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75: UK housing crisis? who said that.....



Global property investing risks have been higher this last month than for the previous 12 months primarily because of fears of inflation, subsequent interest rates hikes and hence downward pressure on house prices. Most stock markets have again crashed about 10% (UK) to as much as 40% (Middle East) and private investors have been stung – many were again left high and dry because of the speed by which markets fall and the volatility of the market (memories of 2001 still in the back of our minds). When inflation rises, and interest rates rise, company profits and dividends fall since most companies need to borrow money and there is less consumer spending – hence equity valuations fall. Furthermore, bonds become more attractive and are considered a safe heaven in such times. Markets have quietened down in the last few days and there is a feeling the markets may have over-reacted to inflation data. The optimists say things are self correcting – the fear of further interest rate rises put the damper on spending and hence rates may not go up further.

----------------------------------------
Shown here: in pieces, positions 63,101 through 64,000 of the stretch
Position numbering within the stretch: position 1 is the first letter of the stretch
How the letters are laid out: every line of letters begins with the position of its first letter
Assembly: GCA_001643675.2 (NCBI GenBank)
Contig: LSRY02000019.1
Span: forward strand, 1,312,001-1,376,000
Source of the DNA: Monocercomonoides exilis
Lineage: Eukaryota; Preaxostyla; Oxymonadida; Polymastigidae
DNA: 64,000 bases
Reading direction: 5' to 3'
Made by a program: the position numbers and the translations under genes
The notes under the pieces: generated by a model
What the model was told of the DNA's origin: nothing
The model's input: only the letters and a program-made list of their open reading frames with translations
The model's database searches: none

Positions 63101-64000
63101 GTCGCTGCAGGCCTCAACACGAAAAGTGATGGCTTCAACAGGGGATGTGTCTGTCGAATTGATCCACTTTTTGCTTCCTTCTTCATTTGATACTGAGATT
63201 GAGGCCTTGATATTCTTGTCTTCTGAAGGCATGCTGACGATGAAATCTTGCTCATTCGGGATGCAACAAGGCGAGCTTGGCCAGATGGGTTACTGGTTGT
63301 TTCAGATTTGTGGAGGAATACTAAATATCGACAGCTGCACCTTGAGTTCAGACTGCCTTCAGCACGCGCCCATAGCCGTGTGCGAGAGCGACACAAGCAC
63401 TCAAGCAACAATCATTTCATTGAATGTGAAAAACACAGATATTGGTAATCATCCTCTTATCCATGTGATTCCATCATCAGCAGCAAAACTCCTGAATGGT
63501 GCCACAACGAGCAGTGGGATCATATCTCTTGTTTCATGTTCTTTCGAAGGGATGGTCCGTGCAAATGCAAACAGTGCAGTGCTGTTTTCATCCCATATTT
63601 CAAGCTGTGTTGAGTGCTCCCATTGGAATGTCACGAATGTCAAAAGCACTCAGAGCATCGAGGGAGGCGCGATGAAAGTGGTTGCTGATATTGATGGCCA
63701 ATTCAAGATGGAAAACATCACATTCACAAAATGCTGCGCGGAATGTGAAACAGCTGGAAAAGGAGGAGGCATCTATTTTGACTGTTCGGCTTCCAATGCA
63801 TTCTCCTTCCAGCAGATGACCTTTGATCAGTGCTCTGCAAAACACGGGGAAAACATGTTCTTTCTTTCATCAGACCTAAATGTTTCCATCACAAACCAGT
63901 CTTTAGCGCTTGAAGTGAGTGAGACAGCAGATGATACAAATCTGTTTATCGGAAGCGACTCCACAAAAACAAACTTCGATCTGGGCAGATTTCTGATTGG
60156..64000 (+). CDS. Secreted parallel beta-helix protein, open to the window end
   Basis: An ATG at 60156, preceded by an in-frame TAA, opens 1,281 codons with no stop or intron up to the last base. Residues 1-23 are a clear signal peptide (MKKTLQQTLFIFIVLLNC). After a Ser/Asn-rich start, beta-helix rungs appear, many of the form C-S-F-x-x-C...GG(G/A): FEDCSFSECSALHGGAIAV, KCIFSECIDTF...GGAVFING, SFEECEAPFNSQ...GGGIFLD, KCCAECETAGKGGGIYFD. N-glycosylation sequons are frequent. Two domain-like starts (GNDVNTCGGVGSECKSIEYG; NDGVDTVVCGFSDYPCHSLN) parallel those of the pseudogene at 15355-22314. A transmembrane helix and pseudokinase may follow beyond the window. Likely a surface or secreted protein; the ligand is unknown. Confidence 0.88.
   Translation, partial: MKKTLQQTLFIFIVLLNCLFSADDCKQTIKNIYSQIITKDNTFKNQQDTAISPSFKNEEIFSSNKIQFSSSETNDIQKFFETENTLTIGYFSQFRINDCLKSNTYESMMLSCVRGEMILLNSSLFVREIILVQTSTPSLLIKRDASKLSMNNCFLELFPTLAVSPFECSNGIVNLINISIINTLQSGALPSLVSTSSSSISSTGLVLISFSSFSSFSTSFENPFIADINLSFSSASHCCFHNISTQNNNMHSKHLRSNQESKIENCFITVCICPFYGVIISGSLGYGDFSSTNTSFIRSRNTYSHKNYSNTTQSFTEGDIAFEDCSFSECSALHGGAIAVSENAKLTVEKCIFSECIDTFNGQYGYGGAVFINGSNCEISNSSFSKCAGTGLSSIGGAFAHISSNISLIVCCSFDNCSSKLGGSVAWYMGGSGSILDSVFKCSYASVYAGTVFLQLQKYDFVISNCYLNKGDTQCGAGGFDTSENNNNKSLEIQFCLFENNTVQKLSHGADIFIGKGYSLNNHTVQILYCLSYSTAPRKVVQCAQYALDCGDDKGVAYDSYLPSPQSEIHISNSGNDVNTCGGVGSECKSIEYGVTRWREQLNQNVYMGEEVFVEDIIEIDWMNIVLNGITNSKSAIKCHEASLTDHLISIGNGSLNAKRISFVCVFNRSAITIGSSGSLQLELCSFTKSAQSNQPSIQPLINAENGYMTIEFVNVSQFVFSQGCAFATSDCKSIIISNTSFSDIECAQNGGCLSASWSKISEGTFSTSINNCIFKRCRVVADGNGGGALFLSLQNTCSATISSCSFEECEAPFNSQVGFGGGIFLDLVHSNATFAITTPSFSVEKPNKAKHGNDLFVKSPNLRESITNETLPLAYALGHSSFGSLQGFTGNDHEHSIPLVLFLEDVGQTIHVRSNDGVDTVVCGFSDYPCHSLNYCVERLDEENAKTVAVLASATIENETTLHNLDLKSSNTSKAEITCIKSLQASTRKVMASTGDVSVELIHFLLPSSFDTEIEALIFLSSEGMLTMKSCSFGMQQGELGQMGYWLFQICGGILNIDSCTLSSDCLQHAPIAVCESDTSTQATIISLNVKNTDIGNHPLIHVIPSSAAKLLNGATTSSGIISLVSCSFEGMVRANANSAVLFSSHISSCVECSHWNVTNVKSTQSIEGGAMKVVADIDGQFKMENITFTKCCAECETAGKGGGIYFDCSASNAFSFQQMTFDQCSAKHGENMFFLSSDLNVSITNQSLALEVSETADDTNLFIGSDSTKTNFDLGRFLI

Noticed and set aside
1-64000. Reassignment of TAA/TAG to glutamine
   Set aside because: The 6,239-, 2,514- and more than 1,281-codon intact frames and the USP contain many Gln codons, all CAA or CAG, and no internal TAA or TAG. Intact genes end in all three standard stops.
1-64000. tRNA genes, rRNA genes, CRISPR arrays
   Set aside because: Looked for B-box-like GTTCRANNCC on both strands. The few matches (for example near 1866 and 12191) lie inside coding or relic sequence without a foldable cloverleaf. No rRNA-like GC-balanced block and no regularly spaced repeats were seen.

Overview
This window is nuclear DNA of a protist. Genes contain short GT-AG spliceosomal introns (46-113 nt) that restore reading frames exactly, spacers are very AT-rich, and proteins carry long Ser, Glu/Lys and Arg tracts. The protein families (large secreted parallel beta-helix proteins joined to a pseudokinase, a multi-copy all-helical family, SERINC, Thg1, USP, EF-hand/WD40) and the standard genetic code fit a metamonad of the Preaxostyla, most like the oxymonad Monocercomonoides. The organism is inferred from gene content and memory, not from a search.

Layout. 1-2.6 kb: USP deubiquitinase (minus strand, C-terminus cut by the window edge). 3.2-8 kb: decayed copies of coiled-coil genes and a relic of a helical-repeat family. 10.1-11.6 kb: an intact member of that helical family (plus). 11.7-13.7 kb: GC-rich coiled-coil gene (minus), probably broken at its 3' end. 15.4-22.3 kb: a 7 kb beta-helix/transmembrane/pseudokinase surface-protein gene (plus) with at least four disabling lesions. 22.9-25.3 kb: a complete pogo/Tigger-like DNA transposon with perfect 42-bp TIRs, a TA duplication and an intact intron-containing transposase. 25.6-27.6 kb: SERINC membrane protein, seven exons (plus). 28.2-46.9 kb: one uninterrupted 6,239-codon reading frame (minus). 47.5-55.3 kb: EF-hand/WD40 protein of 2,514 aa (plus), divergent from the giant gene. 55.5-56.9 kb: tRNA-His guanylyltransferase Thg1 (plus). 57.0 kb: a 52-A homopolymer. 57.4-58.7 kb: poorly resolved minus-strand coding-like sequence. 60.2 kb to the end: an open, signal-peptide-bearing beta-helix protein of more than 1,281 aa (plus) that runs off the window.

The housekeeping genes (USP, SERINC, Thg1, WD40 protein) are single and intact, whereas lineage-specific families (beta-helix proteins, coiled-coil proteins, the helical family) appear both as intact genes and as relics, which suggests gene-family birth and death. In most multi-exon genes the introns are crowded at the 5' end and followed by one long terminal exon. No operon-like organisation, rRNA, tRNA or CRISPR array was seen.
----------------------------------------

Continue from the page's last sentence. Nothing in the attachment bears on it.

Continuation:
The good news is oil prices have dropped to just below danger levels of $70/bbl – keep an eye on this – as previously advised, any rise above $80/bbl will put a lot of extra pressure on inflation and hence interest rates.


In the UK, the Bank of England Governor Sir Mervyn King makes periodic statements to politely spook the markets – in an attempt to persuade us to stop spending so much and calm house price rises – this worked very effectively in June 2004 when the housing market went from fast rising to a plateau and slight decrease late 2004 after Sir King warned of house price corrections and unsustainable house price rises. His messages more recently have been rather subtler – making references to increasing risks of inflation.


But here’s the rub – this time, despite slightly rising unemployment, high energy prices, slower consumers spending and fears of an interest rate hike later this year – UK house prices have been rising strongly and continue to do so. The latest report has prices in England and Wales escalating by 2% in May alone.  Why might this be?